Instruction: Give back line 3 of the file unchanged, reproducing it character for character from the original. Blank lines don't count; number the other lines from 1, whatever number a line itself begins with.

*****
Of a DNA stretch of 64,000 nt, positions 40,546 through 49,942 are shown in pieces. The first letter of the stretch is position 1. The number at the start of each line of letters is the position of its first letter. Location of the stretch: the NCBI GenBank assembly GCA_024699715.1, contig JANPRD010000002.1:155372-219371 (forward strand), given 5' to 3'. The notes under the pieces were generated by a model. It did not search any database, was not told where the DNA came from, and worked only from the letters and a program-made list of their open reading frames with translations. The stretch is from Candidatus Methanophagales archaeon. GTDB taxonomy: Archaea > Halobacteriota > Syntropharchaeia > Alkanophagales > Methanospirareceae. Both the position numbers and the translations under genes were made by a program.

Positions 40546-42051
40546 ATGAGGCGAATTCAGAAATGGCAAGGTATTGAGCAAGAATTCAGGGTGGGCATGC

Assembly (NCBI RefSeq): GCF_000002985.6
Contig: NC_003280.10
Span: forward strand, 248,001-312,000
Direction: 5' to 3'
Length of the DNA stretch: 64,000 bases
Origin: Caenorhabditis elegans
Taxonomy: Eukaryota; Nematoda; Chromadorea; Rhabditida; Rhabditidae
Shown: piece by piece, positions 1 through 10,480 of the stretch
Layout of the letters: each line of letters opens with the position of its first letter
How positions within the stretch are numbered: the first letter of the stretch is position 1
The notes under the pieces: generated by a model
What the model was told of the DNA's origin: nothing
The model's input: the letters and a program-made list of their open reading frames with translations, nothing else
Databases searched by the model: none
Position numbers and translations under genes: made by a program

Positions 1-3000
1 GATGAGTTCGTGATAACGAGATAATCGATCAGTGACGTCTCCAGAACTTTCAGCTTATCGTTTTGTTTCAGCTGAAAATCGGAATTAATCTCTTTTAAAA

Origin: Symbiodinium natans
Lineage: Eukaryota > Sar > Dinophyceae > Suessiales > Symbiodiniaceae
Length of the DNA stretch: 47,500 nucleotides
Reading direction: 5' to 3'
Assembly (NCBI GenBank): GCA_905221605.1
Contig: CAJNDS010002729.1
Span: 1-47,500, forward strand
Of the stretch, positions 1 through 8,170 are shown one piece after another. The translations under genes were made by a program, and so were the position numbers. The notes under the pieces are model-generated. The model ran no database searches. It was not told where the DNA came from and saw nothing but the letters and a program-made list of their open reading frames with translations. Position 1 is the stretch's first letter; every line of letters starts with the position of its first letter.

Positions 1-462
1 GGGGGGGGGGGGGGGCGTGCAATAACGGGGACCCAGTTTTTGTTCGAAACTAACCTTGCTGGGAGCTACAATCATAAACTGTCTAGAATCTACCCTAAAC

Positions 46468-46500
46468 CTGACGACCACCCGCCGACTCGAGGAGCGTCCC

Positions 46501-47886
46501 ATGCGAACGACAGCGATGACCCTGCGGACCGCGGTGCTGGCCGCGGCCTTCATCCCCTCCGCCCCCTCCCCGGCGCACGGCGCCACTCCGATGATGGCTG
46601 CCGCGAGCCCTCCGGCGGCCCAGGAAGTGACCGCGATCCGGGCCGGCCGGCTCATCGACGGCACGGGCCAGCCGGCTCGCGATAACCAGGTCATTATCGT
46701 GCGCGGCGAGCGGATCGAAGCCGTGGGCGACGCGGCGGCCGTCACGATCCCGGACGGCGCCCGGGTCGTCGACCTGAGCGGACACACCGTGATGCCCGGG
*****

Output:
40546 ATGAGGCGAATTCAGAAATGGCAAGGTATTGAGCAAGAATTCAGGGTGGGCATGC